Interview
Courtesy of Sibu Mpanza.

INFLUENCED: Meet Sibu Mpanza—the YouTuber Who's Making a Killing from Just Having Fun

'I am the person I needed when and even before I started my YouTube channel,' the prolific YouTuber says.

OkayAfrica brings you the 2019 INFLUENCED Series. In the coming weeks, we'll be exploring the online communities being fostered by young South Africans who are doing more than just influencing. From make-up gurus and hair naturalistas to socially-conscious thought leaders, get ready to be influenced. Read the rest of the series here.

Years ago, Sibu Mpanza found himself experiencing two realities Black South African students are still battling with even today: crippling financial woes at university and debilitating depression.

An aspiring musician who ended up studying psychology instead at the University of Cape Town, Mpanza began skipping as many classes as he possibly could. He would spend copious amounts of time at a computer hidden away in the corner, passing the hours watching funny videos on YouTube. In fact, he says he spent so much time on YouTube that he was literally one of the very first people to view Beyoncé's epic "711" music video—something Mpanza recalls in stitches.

He was searching for something, although admittedly, he didn't quite know back then what it was exactly. It eventually got so bad that in his second year of university, he packed up his things, dropped out and moved to Johannesburg to see if he could become what he'd always imagined he could eventually be.

Fast-forward to 2019, and the name Sibu Mpanza is not only an undeniable success story but an entire brand.

Mpanza is a full-time YouTuber who has been able to capitalise on creating hilarious content about his life and pretty much anything that interests him. While he initially "blew up" because of a YouTube video he put out, a video which called out White students at the University of the Free State who were recorded beating up protesting Black students at a rugby game, he's since moved onto a second channel, More Mpanza, where he makes content that's a lot more fun, apolitical and doesn't take a toll on his mental health. As if two successful channels weren't enough, he's also got a third channel, Arcade, where he and his business partner talk about things they enjoy in the technology space.

For anyone looking to just let off some steam, watch a YouTuber who's willing to poke fun at himself or find some really quality content in an era where everyone seems to have a YouTube channel about something or the other, Mpanza is definitely your guy.

We caught up with him to talk about what inspired his various YouTube channels, the fame that comes with being a household name and what's really important to the young South African creative.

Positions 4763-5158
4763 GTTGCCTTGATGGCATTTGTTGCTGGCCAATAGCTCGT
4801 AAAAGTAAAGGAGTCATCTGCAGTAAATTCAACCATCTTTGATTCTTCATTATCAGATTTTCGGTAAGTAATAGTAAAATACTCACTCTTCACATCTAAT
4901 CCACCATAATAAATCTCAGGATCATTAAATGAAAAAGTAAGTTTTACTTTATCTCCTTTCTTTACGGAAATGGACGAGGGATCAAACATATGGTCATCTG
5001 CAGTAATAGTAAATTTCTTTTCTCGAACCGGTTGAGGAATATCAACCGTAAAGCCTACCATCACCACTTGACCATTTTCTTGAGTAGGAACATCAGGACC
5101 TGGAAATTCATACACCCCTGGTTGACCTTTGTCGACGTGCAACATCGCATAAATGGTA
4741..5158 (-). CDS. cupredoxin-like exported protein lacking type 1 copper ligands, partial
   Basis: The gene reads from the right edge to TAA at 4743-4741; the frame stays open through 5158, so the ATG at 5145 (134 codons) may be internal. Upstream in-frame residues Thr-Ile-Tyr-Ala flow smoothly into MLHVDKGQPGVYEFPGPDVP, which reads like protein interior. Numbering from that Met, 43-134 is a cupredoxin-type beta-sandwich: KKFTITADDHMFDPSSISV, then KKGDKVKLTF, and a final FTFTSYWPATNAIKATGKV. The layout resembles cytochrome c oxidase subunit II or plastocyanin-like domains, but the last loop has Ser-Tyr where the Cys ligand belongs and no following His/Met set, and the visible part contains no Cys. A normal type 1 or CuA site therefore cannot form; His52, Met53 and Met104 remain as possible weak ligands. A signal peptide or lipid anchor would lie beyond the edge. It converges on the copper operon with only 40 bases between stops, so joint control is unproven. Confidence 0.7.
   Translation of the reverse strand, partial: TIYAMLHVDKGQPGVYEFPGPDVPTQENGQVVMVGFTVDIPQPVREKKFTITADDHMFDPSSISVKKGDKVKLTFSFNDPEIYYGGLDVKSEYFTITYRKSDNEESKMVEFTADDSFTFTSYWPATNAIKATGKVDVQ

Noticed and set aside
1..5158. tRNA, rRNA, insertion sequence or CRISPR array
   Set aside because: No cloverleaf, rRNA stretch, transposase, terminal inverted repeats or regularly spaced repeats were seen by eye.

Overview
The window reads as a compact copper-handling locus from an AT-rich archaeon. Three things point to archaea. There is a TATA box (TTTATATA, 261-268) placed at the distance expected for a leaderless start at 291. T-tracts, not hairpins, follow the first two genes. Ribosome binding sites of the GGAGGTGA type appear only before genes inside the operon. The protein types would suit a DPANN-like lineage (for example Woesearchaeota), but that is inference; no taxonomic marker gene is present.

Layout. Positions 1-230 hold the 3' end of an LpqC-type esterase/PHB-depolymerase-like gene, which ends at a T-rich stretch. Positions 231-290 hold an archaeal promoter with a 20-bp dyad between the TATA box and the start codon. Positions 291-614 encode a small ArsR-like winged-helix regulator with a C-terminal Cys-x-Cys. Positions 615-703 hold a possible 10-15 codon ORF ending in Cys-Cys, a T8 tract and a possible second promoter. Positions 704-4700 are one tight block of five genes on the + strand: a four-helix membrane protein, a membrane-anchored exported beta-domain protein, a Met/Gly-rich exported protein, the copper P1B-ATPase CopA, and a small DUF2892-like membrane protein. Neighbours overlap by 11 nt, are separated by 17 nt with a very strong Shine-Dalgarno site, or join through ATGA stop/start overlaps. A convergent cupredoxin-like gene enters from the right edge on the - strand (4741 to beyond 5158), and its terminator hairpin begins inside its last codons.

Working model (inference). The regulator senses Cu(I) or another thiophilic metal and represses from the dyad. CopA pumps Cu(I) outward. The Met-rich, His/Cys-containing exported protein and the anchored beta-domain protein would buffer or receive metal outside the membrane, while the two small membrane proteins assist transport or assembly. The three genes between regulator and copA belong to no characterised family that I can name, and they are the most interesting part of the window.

This interview has been edited for length and clarity.


From your days at university, what made want to start an online platform and more specifically, a YouTube channel?

One day at University, I came across Caspar Lee who is arguably the biggest YouTuber to come out of South Africa. And at that point, he had already moved to the UK and he had maybe 3 million subscribers. I was like, this is so cool. And I think one of the biggest things for me is for the first time I was happy.

And then I was like, how do I take this happiness that I'm suddenly feeling to the next level? And I thought, why don't I do this myself and I'll see how that makes me feel. And I borrowed a camera and made a tripod stand out of my piano, a Game of Thrones book and one of my mom's Bibles for my first ever YouTube video.

This Is What Depression Looks Like | Sibu Mpanza www.youtube.com

Your content is quite varied, it's not just one specific thing. How did you make the decision in terms of the kind of content that you were going to create?

And honestly, I didn't have an angle. I was just like, one video at a time, whatever I feel like making that week, whatever comes to mind, whatever made me laugh this week, a story that I might've thought about at that point. But then I remember watching a video on Twitter of these guys at the University of the Free State and they were beating these black protesters at a rugby game. And I felt I really wanted to make a video about it.

When I uploaded the video, it received 10,000 views in five days. At that point I was only getting about 200 views a week.

"A lot of people were like, "Please give us more of this content," while others were telling me to kill myself or telling me they're coming to kill me."

People would say things about my family. And I think a lot of people just assumed, because I had done this for two years, that it wasn't taking any toll on me. But then turns out I was just holding all that stuff back and then it got to a point where I was like, nah, this is not worth it.

And then I started my second channel, More Mpanza, and when I was doing just fun blog content, I was like, this feels so much better. I then completely just stopped the other content. My third channel is a tech channel so it's anything and everything that myself and my business partner, George, are enjoying in the tech space. It's called Arcade.

What would you say sets your YouTube channel apart when there are literally thousands of South African YouTube accounts?

I think one of the things that just sets mine apart is that it's old. I think people gravitate towards that "OG legend" idea. And honestly, I would hate for that to become the only thing that's liked about me is that, "Oh, Sibu was one of the pioneers." But at the same time, I think that is a big part of it. I think people have a great respect for me because I was one of the first few. Last week, I was celebrating five years on YouTube, which was the wildest thing to me. I think that's one thing that sets it apart, and I think just the fact that I've lasted this long, and I was able to keep changing the game. A lot of people would say that I've kept innovating what my brand is.